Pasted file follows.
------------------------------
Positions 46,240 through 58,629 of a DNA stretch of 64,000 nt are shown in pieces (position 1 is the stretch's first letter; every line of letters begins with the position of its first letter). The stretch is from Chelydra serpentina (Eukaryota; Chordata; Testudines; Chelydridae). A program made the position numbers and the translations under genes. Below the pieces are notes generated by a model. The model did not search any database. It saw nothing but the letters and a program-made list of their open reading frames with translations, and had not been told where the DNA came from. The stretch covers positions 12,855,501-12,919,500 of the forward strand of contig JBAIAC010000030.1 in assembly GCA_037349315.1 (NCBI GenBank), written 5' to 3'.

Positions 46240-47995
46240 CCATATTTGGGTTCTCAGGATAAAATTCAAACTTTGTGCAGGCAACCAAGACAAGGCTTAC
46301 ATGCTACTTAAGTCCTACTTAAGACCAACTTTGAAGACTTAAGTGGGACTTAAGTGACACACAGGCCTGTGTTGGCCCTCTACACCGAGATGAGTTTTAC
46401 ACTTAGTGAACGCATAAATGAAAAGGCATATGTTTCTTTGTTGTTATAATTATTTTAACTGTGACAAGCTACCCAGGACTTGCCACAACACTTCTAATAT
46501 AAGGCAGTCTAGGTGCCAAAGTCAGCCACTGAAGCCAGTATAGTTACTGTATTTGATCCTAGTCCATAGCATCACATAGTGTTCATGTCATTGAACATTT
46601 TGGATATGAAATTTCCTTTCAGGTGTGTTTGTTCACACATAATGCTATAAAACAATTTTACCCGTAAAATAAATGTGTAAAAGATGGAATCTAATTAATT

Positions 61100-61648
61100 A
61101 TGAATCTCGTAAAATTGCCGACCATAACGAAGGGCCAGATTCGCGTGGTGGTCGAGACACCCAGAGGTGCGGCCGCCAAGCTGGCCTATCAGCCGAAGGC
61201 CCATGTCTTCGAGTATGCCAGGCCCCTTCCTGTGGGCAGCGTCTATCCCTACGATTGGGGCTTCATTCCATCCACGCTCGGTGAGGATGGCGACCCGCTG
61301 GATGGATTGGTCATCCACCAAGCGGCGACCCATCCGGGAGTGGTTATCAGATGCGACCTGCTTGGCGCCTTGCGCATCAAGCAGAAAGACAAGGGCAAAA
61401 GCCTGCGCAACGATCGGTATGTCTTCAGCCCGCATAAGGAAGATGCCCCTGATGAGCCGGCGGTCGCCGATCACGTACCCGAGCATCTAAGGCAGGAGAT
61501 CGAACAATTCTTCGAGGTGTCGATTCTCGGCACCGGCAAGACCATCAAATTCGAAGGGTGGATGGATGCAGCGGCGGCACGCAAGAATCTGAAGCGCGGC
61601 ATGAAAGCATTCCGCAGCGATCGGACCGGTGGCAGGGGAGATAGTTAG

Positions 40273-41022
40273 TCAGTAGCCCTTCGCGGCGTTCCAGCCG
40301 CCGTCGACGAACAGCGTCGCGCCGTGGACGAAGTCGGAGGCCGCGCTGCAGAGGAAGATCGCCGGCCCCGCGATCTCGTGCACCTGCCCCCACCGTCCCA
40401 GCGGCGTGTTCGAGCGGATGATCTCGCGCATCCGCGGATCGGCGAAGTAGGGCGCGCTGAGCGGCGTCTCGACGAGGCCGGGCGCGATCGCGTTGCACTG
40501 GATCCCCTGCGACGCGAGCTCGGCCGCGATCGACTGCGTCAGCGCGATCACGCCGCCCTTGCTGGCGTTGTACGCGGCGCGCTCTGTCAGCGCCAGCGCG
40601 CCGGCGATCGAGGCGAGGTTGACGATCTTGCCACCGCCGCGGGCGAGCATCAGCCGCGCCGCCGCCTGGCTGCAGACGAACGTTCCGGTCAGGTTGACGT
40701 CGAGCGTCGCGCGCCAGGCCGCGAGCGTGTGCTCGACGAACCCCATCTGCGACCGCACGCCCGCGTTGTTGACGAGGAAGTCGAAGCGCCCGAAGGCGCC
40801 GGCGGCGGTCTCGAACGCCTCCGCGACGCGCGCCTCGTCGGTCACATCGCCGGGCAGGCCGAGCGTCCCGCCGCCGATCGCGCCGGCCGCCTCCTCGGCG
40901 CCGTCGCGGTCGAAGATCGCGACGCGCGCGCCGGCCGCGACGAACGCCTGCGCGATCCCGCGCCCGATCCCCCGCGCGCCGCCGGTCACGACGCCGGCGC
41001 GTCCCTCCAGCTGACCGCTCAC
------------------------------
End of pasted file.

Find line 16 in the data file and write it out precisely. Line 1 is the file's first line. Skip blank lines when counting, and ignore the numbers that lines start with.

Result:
Positions 40273-41022